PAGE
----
‘What do four good sized logs look like?’, you might ask. I’ve mentioned in a number of posts, including yesterday’s about the positioning of our woodstove, that on a typical winter’s day we would go through four good sized logs. It’s hard to describe that, so we’ve taken a picture, to leave no doubt in anyone’s mind (apologies for the slight blurriness of this image):
The length of a typical winter’s day would include starting the fire around 8.30am and adding the last of the logs in the afternoon. On fiercely cold days (of which we had very few this past winter), we would extend the burn into the evening to help ensure more warmth through the nighttime hours, but we almost never banked a fire to keep it burning over night. Thanks to having a concrete house, our main living area would still be very comfortable in the morning.
My husband loves the whole ‘art’ of creating good burns in a woodstove, and has more tips than I can share here right now. He likes to keep a bit of mystery around it, I think! In brief, however, for a shorter, quick burning fire we’ll chop the logs shown above into smaller pieces and for a longer more intense burn we’ll retain some large pieces to nestle into the firebox and pack it quite well.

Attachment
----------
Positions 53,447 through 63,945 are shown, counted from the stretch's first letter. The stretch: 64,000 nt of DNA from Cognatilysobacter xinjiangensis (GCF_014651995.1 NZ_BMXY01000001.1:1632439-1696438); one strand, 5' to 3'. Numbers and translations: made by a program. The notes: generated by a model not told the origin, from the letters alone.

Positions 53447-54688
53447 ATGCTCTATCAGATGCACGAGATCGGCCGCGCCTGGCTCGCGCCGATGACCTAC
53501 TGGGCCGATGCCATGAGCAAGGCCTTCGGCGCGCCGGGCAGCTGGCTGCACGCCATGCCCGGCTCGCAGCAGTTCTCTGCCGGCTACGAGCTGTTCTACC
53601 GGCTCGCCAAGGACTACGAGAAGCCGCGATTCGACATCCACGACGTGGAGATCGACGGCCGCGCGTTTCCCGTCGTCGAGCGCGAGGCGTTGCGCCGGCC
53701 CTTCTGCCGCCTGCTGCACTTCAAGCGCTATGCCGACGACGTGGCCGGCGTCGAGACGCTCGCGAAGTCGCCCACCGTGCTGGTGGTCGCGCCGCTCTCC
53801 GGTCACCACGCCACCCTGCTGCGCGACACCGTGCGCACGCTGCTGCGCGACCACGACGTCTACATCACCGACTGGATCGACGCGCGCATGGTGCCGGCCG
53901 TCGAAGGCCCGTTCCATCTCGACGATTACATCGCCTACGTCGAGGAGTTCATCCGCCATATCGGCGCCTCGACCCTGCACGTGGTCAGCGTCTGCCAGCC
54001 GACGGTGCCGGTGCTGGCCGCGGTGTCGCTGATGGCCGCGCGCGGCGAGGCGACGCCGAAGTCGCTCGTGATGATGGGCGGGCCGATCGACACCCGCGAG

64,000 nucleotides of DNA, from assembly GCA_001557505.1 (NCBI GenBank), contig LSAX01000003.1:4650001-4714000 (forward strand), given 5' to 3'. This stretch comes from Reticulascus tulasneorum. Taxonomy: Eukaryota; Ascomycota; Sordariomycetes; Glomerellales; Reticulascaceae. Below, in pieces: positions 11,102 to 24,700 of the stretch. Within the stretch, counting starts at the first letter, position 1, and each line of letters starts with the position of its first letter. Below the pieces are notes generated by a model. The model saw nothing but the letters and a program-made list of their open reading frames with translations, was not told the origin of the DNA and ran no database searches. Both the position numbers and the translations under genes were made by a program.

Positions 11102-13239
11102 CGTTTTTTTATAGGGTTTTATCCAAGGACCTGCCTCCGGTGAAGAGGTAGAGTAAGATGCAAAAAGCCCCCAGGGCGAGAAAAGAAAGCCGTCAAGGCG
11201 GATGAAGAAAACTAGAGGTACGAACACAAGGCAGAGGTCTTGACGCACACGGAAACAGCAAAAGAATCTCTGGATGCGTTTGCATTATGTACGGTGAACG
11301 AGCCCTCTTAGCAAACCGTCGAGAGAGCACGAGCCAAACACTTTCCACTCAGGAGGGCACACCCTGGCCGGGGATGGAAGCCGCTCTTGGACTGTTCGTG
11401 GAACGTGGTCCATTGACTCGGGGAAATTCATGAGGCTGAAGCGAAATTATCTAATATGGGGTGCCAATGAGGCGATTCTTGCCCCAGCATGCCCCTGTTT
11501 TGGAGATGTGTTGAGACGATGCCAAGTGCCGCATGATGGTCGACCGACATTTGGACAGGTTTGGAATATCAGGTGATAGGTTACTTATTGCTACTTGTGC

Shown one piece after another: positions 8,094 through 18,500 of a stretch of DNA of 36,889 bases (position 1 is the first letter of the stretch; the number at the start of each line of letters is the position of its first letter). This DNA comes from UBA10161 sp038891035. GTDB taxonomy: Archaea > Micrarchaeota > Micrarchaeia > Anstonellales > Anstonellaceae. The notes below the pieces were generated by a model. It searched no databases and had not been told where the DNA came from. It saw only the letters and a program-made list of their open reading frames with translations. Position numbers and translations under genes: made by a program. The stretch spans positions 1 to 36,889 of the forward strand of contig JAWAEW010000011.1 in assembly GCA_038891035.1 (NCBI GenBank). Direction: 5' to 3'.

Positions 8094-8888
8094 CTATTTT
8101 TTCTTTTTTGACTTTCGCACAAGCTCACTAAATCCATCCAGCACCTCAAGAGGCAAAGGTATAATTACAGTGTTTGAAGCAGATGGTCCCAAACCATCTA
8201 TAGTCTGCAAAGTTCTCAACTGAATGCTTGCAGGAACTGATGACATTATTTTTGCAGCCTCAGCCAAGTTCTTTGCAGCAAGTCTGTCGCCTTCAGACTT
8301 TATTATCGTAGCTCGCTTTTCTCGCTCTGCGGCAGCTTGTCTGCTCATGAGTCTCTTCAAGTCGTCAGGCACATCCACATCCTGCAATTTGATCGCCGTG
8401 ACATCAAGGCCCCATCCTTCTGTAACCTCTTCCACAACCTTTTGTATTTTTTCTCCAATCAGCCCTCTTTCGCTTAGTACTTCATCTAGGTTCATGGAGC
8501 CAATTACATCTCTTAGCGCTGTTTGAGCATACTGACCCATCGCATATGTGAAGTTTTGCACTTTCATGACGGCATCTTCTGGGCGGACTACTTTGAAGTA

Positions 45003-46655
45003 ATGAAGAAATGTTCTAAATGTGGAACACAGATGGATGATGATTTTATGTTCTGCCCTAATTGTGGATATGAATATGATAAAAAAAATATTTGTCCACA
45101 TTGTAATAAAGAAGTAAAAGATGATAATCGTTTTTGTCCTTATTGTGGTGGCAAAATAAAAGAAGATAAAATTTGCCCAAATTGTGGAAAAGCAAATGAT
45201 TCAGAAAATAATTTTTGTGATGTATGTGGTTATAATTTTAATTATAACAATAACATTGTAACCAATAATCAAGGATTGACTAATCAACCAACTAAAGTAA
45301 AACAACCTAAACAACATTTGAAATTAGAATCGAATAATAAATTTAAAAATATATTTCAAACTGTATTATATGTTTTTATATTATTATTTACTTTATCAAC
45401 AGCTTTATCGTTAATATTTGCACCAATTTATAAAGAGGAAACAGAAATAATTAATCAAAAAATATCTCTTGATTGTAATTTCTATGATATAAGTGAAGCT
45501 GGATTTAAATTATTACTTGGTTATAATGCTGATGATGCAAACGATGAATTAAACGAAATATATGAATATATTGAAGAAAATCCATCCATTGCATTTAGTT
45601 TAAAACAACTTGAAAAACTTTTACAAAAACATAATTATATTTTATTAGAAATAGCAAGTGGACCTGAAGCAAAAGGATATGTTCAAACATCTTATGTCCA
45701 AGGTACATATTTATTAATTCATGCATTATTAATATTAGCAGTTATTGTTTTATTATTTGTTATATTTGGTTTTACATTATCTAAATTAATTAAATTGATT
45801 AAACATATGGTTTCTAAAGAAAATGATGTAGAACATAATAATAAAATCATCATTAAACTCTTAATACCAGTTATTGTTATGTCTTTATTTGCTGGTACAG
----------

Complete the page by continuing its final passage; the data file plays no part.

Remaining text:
Apart from a good handsaw and an axe, we now also include in our arsenal of woodstove tools a wood grenade, and that has made splitting larger, denser logs much easier. At the moment we have a little side project of cutting wood from an elm tree that we felled last year (it was dead). Every now and then on a nice day we’ll go down and use our antique cross-saw to cut another length of wood from the trunk, split it and store it up at the house. When we did this most recently my older son used the wood grenade to split the huge round of wood we had just cut with the cross saw; the little grenade looked as though it would just get wedged into the dense elm fibre in the centre of the log, but sure enough, as the grenade wedged its way in deeper it split the log apart. The grenade was a smart and inexpensive purchase, the very best kind.
While we’re still new at this we’re buying wood each fall from a great local provider who seasons his wood for two years before selling it, and gradually cutting some of the dead trees on our land for future burning. We also have a lot of apple wood branches (from our orchard rescue efforts!) that are already well seasoned and throw these into the mix. Although we have a decent stock of trees on our land, we’re planning to plant more trees expressly for the purposes of providing future fuel, and will do so each year.